Once in a very long while – four times in my life – an actor leaps from the screen and into my deepest fears. I can never look at them objectively again.
Yes, I know the difference between acting and actors. But in my experience these performances are very different from mere great acting. In the order I saw them, they are:
• Ronald Reagan as the man who sets off the killings in the remake of ‘The Killers’ (1964);
• Fred MacMurray as the cowardly intellectual in ‘The Caine Mutiny’ (1954);
Watching ‘The Good Wife’, a current favorite, often brings to mind ‘The Politician’s Wife’. So, last night I watched it again.
Both wives learn of their husbands’ betrayals and suffer the indignities of political ‘management’. Both have a son and a daughter they try to protect. And, both were more important to their husbands’ successes than they realised before they became objects of media frenzies.
The British show has a very different shape and story arc from the American. The first half of its 180 minutes could be the back story of ‘The Good Wife’, how Alicia dealt with the early days of her husband’s disgrace.
But the betrayals of ‘The Politician’s Wife’ are far more profound than that of ‘The Good Wife’. As she realises the dimensions of her figurative and literal rape and of her sale by her father, she begins a transformation that will take her from ankle length baggy country dresses to above-the-knee tailored suits. Bright red lipstick will become her.
‘The Politician’s Wife’ becomes as implacable as the protagonists of the great Jacobean dramatists – Beaumont & Fletcher, John Webster and John Ford. Her triumph is complete, terrifying and modern.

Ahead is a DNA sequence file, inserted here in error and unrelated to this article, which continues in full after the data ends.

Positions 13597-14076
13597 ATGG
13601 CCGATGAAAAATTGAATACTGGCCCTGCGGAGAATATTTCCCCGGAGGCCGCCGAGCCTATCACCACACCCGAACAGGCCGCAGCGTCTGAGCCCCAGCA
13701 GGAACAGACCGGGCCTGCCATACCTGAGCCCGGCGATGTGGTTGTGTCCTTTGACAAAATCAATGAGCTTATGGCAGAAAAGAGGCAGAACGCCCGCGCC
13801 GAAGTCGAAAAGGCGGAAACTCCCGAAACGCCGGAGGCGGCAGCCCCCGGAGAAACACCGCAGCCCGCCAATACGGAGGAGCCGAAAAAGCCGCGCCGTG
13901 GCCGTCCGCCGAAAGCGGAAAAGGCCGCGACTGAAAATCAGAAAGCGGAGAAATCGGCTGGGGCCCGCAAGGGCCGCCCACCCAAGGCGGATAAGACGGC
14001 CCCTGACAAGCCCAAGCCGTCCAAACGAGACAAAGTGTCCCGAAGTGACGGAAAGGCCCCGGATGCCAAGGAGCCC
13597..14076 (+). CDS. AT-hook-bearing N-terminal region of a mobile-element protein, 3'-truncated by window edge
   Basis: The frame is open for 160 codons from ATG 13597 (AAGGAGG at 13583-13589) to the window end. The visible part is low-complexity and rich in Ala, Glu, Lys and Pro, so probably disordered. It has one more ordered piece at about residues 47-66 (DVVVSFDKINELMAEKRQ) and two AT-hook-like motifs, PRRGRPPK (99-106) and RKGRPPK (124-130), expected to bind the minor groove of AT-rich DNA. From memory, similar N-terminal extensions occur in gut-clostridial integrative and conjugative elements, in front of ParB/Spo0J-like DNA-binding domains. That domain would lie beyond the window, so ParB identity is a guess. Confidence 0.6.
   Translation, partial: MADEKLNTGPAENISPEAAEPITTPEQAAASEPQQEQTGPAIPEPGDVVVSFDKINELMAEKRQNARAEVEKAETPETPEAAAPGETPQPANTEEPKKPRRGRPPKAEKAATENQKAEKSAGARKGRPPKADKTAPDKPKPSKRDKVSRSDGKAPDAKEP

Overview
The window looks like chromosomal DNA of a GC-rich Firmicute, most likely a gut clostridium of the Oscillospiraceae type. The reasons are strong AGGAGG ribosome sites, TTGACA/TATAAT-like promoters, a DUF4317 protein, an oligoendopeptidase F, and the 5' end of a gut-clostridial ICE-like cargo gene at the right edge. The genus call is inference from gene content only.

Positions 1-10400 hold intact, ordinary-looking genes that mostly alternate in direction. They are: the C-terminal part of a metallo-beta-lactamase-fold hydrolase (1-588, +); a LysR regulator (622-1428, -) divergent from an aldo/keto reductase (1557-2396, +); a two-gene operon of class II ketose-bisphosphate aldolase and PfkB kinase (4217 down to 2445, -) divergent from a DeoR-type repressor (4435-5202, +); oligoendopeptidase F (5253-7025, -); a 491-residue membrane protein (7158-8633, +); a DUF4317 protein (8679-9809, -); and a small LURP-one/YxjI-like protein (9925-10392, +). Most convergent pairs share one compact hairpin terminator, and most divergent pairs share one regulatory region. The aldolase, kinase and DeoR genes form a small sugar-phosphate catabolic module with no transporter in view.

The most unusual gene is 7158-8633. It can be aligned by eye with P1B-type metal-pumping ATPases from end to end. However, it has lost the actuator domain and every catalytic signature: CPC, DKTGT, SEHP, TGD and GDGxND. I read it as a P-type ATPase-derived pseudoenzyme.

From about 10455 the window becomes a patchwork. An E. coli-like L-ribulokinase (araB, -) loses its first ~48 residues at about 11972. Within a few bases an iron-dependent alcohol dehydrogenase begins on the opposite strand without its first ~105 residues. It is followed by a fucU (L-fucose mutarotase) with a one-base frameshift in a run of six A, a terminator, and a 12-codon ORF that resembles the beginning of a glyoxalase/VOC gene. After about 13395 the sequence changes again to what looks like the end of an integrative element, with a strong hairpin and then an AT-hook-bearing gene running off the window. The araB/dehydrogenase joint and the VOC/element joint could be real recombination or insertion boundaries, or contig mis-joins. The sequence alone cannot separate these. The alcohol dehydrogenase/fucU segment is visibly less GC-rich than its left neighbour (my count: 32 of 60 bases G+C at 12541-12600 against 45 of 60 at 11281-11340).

As ‘The Politician’s Wife’ Juliet Stevenson is well-beyond ‘convincing’. So far beyond is she that watching her play a wise-cracking and wise dresser in ‘Being Julia’ (2004), a superb light-hearted comedy of revenge, I kept expecting Stevenson to destroy her mistress. Her presence troubles me even after multiple viewings.
‘The Politician’s Wife’ is not for the squeamish or prudish. It offers none of the comforts, the softness or the diversions of ‘The Good Wife’. But what a story! And, what a performance!!
1. Like the Jacobean plays on which it draws, some grounding in the day’s politics – the late Thatcher and John Major years – will help understanding considerably. So will a dictionary of English political terms.
2. The UK version could not be shown on US TV then or now. Some moments that seem gratuitous prove essential to the character development.